Location: National Clonal Germplasm RepositoryTitle: A rosaceae family-level approach to identify loci influencing soluble solids content in blackberry for DNA-informed breeding
|JUNG, SOOK - Washington State University|
|MAIN, DORRIE - Washington State University|
|YIN, MELINDA - University Of Arkansas|
|CLARK, MELISSA - Former ARS Employee|
|CHENG, LAILIANG - Cornell University|
|ASHRAFI, HAMID - North Carolina State University|
|ARYAL, RISHI - North Carolina State University|
|CLARK, JOHN - University Of Arkansas|
|WORTHINGTON, MARGARET - University Of Arkansas|
|PEACE, CAMERON - Washington State University|
|IEZZONI, AMY - Michigan State University|
Submitted to: G3, Genes/Genomes/Genetics
Publication Type: Peer Reviewed Journal
Publication Acceptance Date: 8/4/2020
Publication Date: 10/1/2020
Citation: Zurn, J.D., Driskill, M.J., Jung, S., Main, D., Yin, M.H., Clark, M., Cheng, L., Ashrafi, H., Aryal, R., Clark, J., Worthington, M., Finn, C.E., Peace, C., Iezzoni, A., Bassil, N.V. 2020. A rosaceae family-level approach to identify loci influencing soluble solids content in blackberry for DNA-informed breeding. G3, Genes/Genomes/Genetics. 10(10):3729-3740. https://doi.org/10.1534/g3.120.401449.
Interpretive Summary: Sweet fruit is in high demand for blackberries. Similar genes are found in related species that control fruit sweetness because of shared evolution. We used genes that have previously been identified to control fruit sweetness in apple, peach, and strawberries to identify genes that may be responsible for controling fruit sugar in blackberry. A targeted DNA sequencing approach was used to sequence sugar genes in blackberry 20 varieties that have high sugar concentration and 20 varieties that have low sugar concentration. Many variations were identified in the DNA between these samples and 111 DNA markers were developed to determine if any of the DNA variations were associated with fruit sweetness. A total of 48 markers were found to have significant association with fruit sweetness in 192 samples representing the USDA and University of Arkansas breeding programs. One of these locations, known as qSSC-Ruh-ch1.1, was stable across three environments. This discovery represents the first environmentally stable sweetness locus identified in blackberry. Additionally, the approach demonstrated in this study can be used to develop breeding tools for other crops that have not yet benefited directly from the genomics revolution.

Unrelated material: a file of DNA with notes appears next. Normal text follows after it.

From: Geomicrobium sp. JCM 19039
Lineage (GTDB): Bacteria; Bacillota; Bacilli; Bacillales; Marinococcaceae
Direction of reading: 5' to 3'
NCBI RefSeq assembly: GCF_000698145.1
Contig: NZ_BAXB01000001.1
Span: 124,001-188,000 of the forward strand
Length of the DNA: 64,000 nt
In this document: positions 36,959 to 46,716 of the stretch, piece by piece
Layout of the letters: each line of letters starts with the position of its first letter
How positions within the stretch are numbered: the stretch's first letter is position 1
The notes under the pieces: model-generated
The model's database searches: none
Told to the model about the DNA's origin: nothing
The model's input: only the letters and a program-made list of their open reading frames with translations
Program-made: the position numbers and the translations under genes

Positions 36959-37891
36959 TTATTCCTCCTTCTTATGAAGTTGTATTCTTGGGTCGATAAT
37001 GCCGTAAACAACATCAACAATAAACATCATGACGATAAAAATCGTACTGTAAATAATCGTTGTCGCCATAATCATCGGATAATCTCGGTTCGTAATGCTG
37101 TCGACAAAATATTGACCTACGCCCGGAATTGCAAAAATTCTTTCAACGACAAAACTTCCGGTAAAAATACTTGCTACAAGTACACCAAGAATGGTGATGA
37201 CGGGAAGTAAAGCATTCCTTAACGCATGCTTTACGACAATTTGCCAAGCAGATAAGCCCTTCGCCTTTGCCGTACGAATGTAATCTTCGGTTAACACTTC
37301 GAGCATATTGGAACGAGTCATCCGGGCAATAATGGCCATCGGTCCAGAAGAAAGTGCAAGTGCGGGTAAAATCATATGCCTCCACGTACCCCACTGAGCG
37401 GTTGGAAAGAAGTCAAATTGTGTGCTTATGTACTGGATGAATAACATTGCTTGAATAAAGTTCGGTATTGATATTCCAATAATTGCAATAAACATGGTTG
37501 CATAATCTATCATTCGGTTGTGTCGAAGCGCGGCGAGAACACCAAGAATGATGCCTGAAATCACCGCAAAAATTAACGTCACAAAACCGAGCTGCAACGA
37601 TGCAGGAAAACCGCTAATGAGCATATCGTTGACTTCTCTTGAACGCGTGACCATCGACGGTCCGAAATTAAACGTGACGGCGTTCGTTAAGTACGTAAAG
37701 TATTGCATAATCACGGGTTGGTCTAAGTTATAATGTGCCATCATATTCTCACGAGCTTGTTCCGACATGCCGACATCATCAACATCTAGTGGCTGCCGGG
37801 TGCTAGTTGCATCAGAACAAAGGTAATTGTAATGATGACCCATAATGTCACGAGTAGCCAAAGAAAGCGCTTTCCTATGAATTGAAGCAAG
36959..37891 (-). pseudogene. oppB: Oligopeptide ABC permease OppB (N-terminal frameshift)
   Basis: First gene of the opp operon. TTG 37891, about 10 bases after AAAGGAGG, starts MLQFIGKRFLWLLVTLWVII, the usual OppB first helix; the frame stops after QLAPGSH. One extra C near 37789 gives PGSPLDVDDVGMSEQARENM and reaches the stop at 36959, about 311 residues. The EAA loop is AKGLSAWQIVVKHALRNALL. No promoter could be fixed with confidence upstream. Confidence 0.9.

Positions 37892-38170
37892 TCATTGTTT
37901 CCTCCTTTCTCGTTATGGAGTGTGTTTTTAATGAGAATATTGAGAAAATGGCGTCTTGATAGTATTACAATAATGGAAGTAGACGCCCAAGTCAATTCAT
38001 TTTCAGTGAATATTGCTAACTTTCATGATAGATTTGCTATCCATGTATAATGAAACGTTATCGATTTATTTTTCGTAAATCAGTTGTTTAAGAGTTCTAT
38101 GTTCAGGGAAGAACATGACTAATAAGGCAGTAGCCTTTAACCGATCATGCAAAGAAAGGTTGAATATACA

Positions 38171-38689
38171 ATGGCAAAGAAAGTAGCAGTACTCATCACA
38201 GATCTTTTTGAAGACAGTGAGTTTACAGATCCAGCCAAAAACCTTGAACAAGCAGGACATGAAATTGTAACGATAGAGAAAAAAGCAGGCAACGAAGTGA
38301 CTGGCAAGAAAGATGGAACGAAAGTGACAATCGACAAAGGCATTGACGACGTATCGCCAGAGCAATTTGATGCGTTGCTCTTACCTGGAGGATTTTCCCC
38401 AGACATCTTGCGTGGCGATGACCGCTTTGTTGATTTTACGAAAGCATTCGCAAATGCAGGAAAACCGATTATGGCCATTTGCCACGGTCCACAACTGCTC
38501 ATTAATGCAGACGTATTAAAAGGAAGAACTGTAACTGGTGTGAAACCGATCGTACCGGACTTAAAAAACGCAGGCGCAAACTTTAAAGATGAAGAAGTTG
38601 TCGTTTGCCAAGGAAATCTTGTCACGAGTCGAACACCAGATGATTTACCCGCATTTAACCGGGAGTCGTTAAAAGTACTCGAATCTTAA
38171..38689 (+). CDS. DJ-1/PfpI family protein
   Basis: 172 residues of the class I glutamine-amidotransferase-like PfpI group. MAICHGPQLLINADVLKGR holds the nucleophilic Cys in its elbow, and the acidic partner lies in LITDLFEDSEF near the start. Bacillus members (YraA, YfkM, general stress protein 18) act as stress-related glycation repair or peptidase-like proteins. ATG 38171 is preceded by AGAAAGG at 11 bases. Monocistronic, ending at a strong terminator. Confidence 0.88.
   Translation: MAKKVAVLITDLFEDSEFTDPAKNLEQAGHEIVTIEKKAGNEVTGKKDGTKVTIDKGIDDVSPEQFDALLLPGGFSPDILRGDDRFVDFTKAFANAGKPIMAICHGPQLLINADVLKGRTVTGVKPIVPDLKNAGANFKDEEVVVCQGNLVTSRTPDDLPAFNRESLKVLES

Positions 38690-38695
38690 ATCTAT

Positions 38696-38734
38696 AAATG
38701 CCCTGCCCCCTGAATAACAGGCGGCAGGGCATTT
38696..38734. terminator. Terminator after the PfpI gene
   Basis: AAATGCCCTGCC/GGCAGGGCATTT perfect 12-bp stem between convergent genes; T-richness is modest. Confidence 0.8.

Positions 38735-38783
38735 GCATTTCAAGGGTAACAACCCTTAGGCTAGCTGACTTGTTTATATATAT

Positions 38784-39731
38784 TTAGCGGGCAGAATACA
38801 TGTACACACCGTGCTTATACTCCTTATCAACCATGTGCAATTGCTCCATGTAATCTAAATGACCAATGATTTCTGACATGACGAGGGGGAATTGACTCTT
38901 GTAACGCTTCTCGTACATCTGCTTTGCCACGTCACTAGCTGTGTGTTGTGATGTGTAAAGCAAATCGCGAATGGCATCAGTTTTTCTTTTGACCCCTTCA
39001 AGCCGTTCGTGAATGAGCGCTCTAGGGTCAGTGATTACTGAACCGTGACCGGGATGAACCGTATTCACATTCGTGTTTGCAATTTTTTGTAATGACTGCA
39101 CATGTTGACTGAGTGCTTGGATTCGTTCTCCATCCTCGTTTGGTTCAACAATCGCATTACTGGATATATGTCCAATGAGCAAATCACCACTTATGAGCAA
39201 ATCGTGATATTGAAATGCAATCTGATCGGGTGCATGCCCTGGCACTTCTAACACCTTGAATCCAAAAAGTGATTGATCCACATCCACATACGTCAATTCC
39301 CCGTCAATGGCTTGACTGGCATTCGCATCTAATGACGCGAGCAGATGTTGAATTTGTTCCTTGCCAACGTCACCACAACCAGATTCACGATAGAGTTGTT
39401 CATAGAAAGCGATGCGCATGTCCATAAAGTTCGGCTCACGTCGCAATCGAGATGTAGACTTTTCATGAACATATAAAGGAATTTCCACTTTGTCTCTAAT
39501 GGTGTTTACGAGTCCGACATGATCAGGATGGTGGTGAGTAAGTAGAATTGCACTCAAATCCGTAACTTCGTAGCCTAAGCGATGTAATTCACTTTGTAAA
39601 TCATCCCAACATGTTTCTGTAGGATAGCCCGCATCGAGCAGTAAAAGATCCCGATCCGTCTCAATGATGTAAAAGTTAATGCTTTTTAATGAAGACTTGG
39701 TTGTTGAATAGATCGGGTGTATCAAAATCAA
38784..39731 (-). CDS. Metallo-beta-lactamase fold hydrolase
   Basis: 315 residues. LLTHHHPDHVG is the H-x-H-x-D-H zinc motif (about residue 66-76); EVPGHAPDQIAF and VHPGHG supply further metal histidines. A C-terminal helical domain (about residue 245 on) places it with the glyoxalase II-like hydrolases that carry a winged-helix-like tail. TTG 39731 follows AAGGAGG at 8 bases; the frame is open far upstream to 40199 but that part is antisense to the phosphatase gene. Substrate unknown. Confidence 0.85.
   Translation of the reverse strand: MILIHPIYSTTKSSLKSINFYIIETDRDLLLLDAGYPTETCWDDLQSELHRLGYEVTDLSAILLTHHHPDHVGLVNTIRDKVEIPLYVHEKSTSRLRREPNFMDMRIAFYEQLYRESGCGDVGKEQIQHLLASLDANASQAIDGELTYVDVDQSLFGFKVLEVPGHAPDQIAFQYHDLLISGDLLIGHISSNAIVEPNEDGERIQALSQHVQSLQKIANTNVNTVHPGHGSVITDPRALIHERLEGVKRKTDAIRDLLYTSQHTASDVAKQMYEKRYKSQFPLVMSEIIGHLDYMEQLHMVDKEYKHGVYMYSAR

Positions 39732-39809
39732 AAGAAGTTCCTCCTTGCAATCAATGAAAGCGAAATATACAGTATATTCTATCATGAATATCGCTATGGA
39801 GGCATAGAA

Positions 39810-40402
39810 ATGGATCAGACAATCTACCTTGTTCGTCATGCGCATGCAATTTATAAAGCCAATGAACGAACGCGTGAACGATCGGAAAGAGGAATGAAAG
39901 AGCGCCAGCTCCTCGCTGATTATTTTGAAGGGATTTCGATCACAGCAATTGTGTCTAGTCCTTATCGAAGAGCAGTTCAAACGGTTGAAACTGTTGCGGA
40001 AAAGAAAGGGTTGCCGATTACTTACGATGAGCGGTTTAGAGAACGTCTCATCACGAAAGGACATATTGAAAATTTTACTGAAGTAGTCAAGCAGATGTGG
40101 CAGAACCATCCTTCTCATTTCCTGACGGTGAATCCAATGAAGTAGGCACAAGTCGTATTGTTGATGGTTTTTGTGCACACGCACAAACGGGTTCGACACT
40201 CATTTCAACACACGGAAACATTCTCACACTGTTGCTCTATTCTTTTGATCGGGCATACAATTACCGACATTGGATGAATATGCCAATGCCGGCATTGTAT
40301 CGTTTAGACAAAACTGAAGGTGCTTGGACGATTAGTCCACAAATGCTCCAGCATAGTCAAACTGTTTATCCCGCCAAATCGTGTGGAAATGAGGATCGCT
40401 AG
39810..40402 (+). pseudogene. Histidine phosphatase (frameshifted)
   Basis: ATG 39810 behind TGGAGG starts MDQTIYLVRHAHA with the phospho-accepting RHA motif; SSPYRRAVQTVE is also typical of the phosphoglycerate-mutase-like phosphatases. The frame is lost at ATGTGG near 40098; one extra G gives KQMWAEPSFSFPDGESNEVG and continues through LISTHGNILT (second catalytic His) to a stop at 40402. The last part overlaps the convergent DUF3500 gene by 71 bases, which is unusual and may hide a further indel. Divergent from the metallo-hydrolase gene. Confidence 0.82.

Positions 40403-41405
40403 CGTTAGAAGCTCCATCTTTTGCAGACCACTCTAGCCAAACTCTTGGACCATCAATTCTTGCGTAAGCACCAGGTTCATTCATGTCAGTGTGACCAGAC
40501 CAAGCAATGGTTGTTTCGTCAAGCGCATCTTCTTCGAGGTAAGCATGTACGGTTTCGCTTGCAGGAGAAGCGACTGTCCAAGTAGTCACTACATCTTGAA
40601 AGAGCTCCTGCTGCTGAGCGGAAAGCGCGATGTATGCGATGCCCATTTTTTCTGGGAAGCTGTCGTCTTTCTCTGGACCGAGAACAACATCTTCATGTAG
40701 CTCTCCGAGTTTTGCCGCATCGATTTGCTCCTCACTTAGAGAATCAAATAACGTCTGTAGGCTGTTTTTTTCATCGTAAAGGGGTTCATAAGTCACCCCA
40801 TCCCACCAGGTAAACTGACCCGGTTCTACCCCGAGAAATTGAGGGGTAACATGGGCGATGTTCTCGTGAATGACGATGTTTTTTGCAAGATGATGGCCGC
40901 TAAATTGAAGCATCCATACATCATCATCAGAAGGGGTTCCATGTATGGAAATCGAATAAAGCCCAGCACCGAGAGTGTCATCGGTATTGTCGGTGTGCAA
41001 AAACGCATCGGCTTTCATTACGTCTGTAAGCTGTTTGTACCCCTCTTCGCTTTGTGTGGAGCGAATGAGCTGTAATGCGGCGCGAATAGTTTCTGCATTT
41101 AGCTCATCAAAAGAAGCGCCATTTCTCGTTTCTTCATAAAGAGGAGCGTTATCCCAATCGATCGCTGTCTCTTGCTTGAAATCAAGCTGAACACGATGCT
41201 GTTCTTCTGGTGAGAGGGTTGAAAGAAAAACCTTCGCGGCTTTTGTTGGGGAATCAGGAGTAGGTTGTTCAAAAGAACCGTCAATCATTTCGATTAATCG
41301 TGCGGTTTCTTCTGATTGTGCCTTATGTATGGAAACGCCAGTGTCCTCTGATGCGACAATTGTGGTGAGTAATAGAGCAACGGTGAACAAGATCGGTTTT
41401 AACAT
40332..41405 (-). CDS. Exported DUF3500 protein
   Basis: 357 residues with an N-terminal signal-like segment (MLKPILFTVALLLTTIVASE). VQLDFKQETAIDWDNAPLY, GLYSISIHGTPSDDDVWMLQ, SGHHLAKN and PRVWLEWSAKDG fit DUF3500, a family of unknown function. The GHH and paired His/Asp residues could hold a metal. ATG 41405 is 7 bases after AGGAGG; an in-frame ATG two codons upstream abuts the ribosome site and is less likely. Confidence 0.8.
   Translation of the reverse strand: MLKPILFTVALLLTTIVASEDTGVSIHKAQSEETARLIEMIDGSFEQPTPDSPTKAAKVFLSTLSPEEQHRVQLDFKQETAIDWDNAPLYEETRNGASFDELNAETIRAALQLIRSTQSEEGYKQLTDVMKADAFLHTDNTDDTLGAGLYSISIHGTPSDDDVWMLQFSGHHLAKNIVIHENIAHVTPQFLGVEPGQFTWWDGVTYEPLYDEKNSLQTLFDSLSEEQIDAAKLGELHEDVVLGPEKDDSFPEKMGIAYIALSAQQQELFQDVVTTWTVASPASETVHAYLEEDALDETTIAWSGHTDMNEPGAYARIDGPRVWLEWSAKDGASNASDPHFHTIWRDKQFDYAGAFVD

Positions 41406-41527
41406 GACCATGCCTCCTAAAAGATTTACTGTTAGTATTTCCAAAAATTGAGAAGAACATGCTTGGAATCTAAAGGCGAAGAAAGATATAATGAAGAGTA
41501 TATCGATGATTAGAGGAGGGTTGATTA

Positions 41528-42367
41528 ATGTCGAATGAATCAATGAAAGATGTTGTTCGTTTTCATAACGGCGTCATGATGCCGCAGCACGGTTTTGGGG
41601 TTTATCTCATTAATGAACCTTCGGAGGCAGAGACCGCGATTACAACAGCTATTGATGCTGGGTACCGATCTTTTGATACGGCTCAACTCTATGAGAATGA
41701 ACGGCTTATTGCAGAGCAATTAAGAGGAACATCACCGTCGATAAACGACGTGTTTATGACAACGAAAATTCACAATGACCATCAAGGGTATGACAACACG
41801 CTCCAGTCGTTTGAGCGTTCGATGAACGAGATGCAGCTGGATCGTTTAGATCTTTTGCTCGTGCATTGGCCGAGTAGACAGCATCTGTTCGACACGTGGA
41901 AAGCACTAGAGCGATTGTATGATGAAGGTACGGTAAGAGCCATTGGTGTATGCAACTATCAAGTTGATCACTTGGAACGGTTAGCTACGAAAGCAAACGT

Technical Abstract: A Rosaceae family-level candidate gene approach was used to identify genes associated with sugar content in blackberry (Rubus subgenus Rubus). Three conserved regions containing sweetness-related quantitative trait loci (QTLs) were identified from the Genome Database for Rosaceae that were conserved among apple (Malus × domestica), peach (Prunus persica), and alpine strawberry (Fragaria vesca). Sugar related genes in these conserved regions and 789 sugar-associated apple genes were used identify 279 Rubus candidate transcripts. A Hyb-Seq approach was used in conjunction with PacBio sequencing to generate haplotype level sequence information of sugar-related genes for 40 cultivars with high and low soluble solids content from the University of Arkansas and USDA blackberry breeding programs. Polymorphisms were identified relative to the ‘Hillquist’ blackberry (R. argutus) and ORUS 4115-3 black raspberry (R. occidentalis) genomes and tested for their association with soluble solids content. 173 alleles were identified that were significantly (a = 0.05) associated with sugar content. KASP genotyping was conducted for 92 of these alleles on a validation set of blackberries from each breeding program and 48 markers were identified that were significantly associated with SSC. One QTL, qSSC-Ruh-ch1.1, identified in both breeding programs accounted for an increase of 1.5 °Brix and the polymorphisms were detected in the intron space of a sucrose synthase gene. This discovery represents the first environmentally stable sweetness QTL identified in blackberry. The approach demonstrated in this study can be used to develop breeding tools for other crops that have not yet benefited directly from the genomics revolution.